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5 Written questions

5 Matching questions

  1. Allusion
  2. Antithesis
  3. Euphony
  4. Tone
  5. Synecdoche
  1. a . a figure of speech that utilizes a part as representative of the whole. "All hands on deck" is an example.
  2. b A reference contained in a work
  3. c the presentation of two contrasting images. The ideas are balanced by phrase, clause, or paragraphs. "To be or not to be . . ." "It was the best of times; it was the worst of times . . ." "Ask not what your country can do for you, ask what you can do for your country . . ."
  4. d Similar to mood, __ describes the author's attitude toward his or her material, the audience, or both.
  5. e the pleasant, mellifluous presentation of sounds in a literary work.

5 Multiple choice questions

  1. the word, phrase, or clause to which a pronoun refers.
  2. The sensory details or figurative language used to describe, arouse emotion, or represent abstractions. On a physical level, __ uses terms related to the five senses; we refer to visual, auditory, tactile, gustatory, or olfactory. For example, a rose may present visual __ while also representing the color in a woman's cheeks.
  3. the use of slang in writing, often to create local color and to provide an informal tone. Huckleberry Finn in written in a __ style.
  4. In this type of irony, the words literally state the opposite of the writer's true meaning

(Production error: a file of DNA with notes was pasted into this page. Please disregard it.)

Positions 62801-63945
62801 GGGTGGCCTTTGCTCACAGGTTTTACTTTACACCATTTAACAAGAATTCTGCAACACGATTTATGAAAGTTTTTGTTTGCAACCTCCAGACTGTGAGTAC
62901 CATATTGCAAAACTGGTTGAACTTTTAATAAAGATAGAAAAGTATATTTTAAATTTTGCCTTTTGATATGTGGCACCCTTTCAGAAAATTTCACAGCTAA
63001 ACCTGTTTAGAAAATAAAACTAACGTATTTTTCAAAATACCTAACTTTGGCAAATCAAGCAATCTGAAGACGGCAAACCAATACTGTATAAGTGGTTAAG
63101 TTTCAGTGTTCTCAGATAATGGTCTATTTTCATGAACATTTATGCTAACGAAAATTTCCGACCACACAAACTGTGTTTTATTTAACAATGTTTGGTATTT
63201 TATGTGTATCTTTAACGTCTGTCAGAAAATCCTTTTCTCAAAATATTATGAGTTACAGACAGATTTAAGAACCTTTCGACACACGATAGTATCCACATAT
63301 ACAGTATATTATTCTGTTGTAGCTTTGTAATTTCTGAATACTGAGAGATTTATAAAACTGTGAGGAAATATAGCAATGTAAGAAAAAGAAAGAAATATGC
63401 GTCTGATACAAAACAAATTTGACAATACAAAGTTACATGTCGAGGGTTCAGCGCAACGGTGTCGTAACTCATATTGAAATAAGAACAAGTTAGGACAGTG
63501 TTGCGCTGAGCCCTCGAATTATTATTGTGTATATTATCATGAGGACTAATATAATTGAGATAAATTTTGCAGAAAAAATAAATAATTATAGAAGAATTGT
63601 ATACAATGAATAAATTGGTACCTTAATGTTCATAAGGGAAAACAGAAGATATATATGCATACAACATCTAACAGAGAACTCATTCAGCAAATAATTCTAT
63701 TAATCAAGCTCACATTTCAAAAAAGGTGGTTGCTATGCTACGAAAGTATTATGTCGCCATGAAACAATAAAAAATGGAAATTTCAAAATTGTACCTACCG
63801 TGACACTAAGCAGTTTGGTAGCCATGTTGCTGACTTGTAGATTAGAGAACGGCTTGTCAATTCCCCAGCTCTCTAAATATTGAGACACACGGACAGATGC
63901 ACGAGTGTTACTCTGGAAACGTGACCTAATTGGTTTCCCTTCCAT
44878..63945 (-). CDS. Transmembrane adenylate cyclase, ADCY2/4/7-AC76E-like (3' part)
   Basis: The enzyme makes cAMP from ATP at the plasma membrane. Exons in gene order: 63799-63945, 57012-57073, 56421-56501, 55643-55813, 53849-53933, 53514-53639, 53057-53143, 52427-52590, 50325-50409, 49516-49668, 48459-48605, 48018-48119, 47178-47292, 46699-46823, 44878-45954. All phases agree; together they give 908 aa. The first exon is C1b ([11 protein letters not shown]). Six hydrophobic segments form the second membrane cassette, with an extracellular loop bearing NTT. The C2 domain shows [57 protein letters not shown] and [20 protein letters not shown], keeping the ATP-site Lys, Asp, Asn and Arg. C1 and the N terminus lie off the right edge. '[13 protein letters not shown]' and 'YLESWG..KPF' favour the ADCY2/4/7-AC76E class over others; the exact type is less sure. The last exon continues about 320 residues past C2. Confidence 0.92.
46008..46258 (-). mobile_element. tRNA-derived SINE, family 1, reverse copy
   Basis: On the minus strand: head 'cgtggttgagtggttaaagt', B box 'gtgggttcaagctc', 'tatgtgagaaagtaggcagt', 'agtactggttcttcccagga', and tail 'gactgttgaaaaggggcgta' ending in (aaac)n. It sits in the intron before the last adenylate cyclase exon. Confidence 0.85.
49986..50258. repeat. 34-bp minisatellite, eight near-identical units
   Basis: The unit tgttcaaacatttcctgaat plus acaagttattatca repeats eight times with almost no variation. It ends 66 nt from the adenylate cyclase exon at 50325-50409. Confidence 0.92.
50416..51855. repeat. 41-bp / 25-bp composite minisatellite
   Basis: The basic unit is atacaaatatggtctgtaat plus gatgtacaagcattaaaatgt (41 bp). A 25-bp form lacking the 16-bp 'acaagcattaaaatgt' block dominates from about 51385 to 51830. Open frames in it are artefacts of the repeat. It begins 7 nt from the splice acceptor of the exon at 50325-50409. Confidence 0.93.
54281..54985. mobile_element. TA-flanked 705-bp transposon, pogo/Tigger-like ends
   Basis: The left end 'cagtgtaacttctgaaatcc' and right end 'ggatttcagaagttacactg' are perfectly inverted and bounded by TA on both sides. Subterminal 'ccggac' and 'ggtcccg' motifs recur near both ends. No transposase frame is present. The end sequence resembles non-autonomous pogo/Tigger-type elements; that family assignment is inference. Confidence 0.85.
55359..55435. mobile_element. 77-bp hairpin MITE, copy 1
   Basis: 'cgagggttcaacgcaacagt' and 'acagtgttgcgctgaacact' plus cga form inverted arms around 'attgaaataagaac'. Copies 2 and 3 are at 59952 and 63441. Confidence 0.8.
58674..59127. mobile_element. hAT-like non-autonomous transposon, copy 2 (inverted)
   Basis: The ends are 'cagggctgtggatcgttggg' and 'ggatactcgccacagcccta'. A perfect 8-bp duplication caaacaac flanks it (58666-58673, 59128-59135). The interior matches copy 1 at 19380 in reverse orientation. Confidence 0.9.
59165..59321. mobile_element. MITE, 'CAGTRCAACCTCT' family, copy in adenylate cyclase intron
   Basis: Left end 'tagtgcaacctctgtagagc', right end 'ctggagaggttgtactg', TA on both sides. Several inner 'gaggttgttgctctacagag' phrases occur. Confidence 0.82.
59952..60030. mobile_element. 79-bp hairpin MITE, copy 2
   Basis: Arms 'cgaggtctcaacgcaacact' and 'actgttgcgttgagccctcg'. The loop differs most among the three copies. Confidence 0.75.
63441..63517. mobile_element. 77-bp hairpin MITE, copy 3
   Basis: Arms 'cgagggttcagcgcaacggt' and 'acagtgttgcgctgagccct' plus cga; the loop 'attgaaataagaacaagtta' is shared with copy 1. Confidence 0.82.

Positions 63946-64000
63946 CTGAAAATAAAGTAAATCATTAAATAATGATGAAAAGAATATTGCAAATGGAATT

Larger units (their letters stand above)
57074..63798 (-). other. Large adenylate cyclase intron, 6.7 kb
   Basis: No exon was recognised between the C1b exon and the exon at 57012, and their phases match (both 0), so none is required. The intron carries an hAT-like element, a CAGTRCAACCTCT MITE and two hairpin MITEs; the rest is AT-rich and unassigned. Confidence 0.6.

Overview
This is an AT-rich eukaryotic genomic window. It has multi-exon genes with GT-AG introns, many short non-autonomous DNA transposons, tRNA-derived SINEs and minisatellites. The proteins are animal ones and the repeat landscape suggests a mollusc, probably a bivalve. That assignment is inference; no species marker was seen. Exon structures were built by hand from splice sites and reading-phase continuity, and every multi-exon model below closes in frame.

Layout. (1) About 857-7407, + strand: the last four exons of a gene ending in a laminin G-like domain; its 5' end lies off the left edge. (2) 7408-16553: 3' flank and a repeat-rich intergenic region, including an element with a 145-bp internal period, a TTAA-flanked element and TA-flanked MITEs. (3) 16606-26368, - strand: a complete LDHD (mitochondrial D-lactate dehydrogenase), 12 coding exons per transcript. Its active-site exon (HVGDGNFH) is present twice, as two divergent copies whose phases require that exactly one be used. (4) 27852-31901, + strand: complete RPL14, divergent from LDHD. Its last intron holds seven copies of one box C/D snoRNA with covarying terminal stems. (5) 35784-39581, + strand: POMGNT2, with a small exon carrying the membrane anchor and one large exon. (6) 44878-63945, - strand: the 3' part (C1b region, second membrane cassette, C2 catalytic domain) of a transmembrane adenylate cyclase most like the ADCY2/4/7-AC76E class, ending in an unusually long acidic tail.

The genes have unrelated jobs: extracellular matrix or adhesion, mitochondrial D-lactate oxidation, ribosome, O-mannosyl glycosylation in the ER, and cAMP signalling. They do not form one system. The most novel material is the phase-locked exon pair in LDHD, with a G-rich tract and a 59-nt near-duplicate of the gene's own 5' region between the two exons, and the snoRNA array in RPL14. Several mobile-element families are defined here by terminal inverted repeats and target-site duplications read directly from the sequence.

5. a figure of speech using deliberate exaggeration or overstatement

5 True/False questions

  1. EuphemismIn an argument, this is an attack on the person rather than on the opponent's ideas. It comes from the Latin meaning "against the man."


  2. MoodThis term has two distinct technical meanings in English writing. The first meaning is grammatical and deals with verbal units and a speaker's attitude. The second meaning is literary, meaning the prevailing atmosphere or emotional aura of a work.


  3. Begging the QuestionOften called circular reasoning, __ occurs when the believability of the evidence depends on the believability of the claim.


  4. Stylean evaluation of the sum of the choices an author makes in blending diction, syntax, figurative language, and other literary devices.


  5. Deconstructiona critical approach that debunks single definitions of meaning based on the instability of language. It "is not a dismantling of a structure of a text, but a demonstration that it has already dismantled itself."